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A charitable remainder unitrust can help you maintain or increase your income while making a significant gift to Carnegie Mellon University.

If your unitrust grows, your payments will grow too, providing a hedge against inflation. A unitrust provides more flexibility than other life income plans.

A charitable remainder unitrust could be right for you if:

  • You want to provide income for yourself or others.
  • You want the possibility of income growth.
  • You want to save income taxes or capital gains taxes.
  • You want to choose the person who administers your gift and guides its investments.
  • You want to make a generous gift to Carnegie Mellon.
  • You are considering a gift amount of $100,000 or more.


Features of a Charitable Remainder Unitrust

Separate Trust
A charitable remainder unitrust is a separate tax-exempt trust governed by an irrevocable trust agreement.  You choose the trustee who is responsible for administering the unitrust and guiding the investment of your gift assets.

Irrevocable gift 
A charitable remainder unitrust is an irrevocable arrangement.  Once you transfer assets to the trust, you cannot change your mind and get the assets back.  This requirement preserves the tax benefits of this arrangement and assures that whatever value remains in your unitrust when it ends will go to support Carnegie Mellon.

Payments vary with value of unitrust 
Each year, your unitrust will distribute a fixed percentage of its current value, as revalued annually.  If your unitrust's value goes up from one year to the next, the payments will increase proportionally.  Likewise, if your unitrust's value goes down, the payment amount will also go down.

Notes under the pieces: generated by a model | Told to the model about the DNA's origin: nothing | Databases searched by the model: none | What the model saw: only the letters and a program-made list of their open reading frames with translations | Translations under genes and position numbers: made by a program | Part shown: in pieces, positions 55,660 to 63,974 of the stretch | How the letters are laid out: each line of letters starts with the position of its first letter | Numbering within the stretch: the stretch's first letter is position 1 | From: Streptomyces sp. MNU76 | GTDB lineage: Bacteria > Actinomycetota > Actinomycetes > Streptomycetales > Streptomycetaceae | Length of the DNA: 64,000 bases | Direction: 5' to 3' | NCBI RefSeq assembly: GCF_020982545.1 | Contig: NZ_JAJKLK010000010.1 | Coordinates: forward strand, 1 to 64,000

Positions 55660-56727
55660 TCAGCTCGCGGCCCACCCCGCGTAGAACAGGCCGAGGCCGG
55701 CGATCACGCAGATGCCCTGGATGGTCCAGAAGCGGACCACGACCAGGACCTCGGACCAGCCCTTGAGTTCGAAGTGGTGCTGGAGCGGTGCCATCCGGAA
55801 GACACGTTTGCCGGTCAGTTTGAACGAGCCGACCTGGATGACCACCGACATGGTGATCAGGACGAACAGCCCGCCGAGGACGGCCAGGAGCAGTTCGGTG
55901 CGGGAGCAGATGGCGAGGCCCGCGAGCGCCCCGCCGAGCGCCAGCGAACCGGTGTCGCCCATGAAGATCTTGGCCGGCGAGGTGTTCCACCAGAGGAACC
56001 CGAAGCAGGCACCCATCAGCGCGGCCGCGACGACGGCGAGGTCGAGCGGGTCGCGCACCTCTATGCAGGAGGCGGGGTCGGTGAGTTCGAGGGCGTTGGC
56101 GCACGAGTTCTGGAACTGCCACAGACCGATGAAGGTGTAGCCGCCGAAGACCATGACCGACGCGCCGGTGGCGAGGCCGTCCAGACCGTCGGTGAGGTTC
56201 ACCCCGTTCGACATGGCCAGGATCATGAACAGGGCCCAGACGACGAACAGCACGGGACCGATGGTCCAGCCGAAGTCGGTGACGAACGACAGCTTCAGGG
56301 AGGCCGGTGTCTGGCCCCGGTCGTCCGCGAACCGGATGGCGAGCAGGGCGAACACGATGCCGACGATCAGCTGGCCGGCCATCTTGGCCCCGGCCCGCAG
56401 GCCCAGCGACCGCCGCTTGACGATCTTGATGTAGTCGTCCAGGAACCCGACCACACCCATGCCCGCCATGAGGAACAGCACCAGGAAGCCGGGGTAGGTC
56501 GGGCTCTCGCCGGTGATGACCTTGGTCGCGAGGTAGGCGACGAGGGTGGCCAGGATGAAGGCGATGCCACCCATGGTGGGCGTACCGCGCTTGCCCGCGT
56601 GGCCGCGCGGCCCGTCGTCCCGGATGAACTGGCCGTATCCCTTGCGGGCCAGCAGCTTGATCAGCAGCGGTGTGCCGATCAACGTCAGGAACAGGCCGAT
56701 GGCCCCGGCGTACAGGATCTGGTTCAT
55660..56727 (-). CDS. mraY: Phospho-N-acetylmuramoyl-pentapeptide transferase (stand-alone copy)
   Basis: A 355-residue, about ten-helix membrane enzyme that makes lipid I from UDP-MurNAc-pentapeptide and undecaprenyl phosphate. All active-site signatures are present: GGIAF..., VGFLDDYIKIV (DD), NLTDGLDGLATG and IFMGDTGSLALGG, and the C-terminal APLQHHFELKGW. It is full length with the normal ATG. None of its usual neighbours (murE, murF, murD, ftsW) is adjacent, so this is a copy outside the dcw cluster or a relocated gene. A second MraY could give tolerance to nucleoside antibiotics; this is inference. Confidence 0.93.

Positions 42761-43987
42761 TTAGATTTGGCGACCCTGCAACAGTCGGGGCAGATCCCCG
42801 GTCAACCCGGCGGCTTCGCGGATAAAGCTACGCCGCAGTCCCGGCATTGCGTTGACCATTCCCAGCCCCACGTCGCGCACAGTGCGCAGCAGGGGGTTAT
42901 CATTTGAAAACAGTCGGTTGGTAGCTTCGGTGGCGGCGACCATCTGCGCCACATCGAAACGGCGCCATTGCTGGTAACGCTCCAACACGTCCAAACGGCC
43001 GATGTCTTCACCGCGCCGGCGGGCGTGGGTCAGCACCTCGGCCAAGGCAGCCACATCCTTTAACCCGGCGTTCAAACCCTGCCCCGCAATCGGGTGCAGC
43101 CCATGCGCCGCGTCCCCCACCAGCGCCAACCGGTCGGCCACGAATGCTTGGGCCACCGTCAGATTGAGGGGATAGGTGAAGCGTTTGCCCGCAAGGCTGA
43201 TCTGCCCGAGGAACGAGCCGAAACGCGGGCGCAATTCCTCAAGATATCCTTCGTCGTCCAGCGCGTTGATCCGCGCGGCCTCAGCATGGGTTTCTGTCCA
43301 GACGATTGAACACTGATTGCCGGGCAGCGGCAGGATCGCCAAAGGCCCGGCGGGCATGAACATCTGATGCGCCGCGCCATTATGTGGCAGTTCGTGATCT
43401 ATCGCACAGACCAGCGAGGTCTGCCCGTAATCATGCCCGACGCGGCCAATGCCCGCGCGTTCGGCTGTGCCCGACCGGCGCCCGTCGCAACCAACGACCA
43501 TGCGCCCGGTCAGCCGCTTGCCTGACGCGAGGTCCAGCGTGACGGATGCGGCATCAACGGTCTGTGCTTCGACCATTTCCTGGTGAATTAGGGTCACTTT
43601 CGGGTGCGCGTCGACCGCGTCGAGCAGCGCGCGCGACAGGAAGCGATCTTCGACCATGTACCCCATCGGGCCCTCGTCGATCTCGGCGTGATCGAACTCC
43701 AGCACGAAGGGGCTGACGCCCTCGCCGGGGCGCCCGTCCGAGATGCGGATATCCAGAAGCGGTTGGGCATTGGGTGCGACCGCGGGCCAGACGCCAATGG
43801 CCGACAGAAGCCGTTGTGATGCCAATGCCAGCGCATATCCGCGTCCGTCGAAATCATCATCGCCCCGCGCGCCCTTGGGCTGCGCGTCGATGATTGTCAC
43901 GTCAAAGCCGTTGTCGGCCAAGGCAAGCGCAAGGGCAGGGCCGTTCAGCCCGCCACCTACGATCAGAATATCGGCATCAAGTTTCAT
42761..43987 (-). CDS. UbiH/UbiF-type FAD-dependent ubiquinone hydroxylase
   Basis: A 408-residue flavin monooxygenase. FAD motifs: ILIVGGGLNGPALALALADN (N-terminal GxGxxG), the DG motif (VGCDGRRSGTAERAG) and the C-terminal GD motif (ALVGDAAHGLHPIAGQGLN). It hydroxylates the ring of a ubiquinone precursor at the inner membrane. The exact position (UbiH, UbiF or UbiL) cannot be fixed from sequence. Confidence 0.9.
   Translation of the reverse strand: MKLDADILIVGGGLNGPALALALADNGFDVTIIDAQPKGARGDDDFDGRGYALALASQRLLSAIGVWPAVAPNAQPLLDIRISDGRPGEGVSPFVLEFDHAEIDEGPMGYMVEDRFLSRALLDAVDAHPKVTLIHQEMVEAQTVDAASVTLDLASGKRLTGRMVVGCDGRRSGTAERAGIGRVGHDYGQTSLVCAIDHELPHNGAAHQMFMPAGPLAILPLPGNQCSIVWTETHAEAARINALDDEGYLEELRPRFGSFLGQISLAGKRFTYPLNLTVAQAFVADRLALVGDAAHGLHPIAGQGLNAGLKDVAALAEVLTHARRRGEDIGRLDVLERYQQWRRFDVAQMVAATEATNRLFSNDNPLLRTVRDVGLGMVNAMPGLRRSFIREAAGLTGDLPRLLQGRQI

You choose the payment percentage 
You choose the percentage of its value that your unitrust must pay each year to its income beneficiaries.  The payment percentage must be at least 5% and no more than 50% but the payout must generate an income tax charitable deduction of at least 10% of the gift principal.  If you choose a relatively low payment percentage, your unitrust’s assets have the best chance to grow.  If the value of your unitrust grows, so will its payments.  A payment rate of 5% to 6% is typical. Payments are usually made in annual, semiannual, or quarterly installments. 

Payment flexibility 
A unitrust may be a good way to transfer debt-free real estate or other assets that may take time to sell.  If you fund your unitrust with these types of assets, you can include special payment provisions that limit your unitrust's payments to its net income or its unitrust percentage, whichever is less.  This way, your trustee can take whatever time is necessary to sell your assets at a fair price.  If your unitrust's net income is less than its unitrust percentage during this time, then it will distribute its net income only.  This "net income" limitation can last for the entire term of your unitrust or just until a specific event occurs, such as the sale of your gift asset.

You choose the income beneficiaries 
You decide who will get the payments from your unitrust.  Usually, this will be you, or you and your spouse.  You can, however, select any other people to receive the payments.  For example, you may wish to provide income for parents, a sibling, or children.

Term flexibility 
While most unitrusts last for the lives of one or two named individuals, other terms are possible.  A unitrust can last for more than two lives, for a specific length of time not to exceed 20 years, or for a combination of lives and years.

Tax benefits 

  • Earn an immediate income tax charitable deduction.
  • Avoid capital gains tax.
  • May reduce estate taxes and probate costs.